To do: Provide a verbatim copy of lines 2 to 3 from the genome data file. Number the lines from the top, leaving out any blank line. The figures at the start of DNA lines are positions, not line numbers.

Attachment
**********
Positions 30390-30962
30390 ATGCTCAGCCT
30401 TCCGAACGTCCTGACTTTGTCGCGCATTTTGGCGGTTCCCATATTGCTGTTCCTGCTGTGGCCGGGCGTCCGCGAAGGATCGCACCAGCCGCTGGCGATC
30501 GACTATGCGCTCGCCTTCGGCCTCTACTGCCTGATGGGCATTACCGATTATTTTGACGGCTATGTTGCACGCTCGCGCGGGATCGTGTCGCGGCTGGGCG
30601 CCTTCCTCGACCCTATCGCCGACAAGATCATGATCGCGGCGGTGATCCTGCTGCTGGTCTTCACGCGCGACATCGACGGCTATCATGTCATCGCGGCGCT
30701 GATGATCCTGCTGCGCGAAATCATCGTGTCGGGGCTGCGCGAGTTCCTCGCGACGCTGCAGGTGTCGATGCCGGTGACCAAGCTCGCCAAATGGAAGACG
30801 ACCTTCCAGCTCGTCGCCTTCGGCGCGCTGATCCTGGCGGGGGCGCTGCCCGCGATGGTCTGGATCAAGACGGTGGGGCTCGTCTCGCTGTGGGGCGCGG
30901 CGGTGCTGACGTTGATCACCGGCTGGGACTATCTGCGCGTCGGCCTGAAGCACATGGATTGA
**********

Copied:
30390 ATGCTCAGCCT
30401 TCCGAACGTCCTGACTTTGTCGCGCATTTTGGCGGTTCCCATATTGCTGTTCCTGCTGTGGCCGGGCGTCCGCGAAGGATCGCACCAGCCGCTGGCGATC